December 12, 2012
In 1998, Dr. John Sutter and Oxford entered into a professional services contract containing an arbitration clause that does not mention class proceedings and providing: “No civil action concerning any dispute arising under this Agreement shall be instituted before any court, and all such disputes shall be submitted to final and binding arbitration.” In 2002, Sutter brought a putative class action in New Jersey Superior Court asserting that Oxford improperly denied, underpaid, and delayed reimbursement of his health care claims for reimbursement. Oxford successfully moved to compel arbitration of Sutter’s claims.
Once in arbitration, and over Oxford’s objections, the arbitrator determined in a clause construction award that the contract between Sutter and Oxford authorized class arbitration. Subsequently, in March 2005, the arbitrator entered a class certification award, certifying a class of some 20,000 New Jersey physicians. Oxford moved to vacate the arbitrator’s clause construction and class certification awards, but the U.S. District Court for the District of New Jersey denied the motion, allowing the matter to proceed on a class basis. Oxford appealed the district court’s ruling in connection with the class certification award and the U.S. Court of Appeals for the Third Circuit upheld the district court’s holding.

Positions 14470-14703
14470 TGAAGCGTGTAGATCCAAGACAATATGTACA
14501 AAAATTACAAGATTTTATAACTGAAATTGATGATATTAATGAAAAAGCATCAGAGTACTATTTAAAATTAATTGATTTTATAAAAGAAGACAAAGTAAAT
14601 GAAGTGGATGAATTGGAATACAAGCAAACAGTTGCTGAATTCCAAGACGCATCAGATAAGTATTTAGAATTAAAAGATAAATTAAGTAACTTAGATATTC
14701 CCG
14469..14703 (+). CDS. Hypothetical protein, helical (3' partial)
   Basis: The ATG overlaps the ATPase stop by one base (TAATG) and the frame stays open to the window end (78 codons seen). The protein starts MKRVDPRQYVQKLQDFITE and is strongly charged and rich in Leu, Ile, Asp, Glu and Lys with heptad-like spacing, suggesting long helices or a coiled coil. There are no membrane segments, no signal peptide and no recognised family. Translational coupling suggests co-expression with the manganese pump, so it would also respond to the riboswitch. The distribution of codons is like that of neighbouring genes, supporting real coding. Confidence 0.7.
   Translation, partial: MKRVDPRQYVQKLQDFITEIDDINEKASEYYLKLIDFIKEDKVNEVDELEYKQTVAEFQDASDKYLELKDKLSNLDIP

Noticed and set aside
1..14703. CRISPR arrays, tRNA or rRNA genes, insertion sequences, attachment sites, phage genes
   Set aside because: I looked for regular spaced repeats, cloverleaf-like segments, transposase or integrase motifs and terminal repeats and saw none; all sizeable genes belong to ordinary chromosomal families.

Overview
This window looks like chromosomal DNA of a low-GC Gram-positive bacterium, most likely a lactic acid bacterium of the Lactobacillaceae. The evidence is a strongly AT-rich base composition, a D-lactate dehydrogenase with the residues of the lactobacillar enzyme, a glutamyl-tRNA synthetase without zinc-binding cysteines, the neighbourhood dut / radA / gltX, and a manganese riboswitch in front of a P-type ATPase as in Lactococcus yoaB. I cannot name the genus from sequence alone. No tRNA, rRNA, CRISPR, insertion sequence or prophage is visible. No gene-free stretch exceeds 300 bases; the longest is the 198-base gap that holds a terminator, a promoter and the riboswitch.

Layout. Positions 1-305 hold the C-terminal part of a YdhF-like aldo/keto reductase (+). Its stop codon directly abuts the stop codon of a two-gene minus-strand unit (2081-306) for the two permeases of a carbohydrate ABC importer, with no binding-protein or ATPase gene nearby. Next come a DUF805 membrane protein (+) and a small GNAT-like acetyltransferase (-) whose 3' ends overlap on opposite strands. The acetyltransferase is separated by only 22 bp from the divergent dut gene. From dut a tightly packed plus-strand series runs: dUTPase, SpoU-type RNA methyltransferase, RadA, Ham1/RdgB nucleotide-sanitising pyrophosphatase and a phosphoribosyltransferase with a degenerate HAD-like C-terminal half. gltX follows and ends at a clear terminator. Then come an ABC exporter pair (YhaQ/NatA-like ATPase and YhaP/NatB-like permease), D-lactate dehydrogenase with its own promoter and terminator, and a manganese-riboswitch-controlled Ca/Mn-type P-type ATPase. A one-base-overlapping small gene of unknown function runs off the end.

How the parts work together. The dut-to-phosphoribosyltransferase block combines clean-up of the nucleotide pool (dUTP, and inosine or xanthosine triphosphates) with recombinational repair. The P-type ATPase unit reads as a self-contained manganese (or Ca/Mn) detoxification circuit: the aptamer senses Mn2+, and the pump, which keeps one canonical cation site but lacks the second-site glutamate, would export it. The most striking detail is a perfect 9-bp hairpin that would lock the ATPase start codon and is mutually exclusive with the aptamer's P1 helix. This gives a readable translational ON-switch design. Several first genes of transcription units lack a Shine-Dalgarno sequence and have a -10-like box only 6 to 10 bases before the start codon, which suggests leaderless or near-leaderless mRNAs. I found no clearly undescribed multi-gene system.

Importantly, at the time of Oxford’s appeal, the Supreme Court had not yet rendered its decision in Stolt-Nielsen v. AnimalFeeds International Corp. that “a party may not be compelled under the FAA to submit to class arbitration unless there is a contractual basis for concluding that the party agreed to do so.” In that 2010 decision, the Court determined that broad arbitration clauses should not be construed to permit class arbitration: “An implicit agreement to authorize class-action arbitration … is not a term that the arbitrator may infer solely from the fact of the parties’ agreement to arbitrate.”
In light of Stolt-Nielsen, Oxford requested reconsideration of the arbitrator’s clause construction award, arguing that Oxford did not consent to class arbitration simply by agreeing to a broad arbitration clause. The arbitrator adhered to his original decision, concluding that unlike the arbitrator in Stolt-Nielsen, he had analyzed and determined the parties’ contractual intent to allow class proceedings. Oxford moved to vacate the arbitrator’s most recent clause construction ruling, but the district court once again denied Oxford’s motion, and the Third Circuit affirmed the district court’s decision. Oxford’s petition followed.
Weil Litigation partner Edward Soto leads the representation of Oxford in the underlying arbitration proceeding (still ongoing) and handled the motion to vacate the arbitrator’s latest clause construction ruling in the district court and the appeal that followed in the Third Circuit.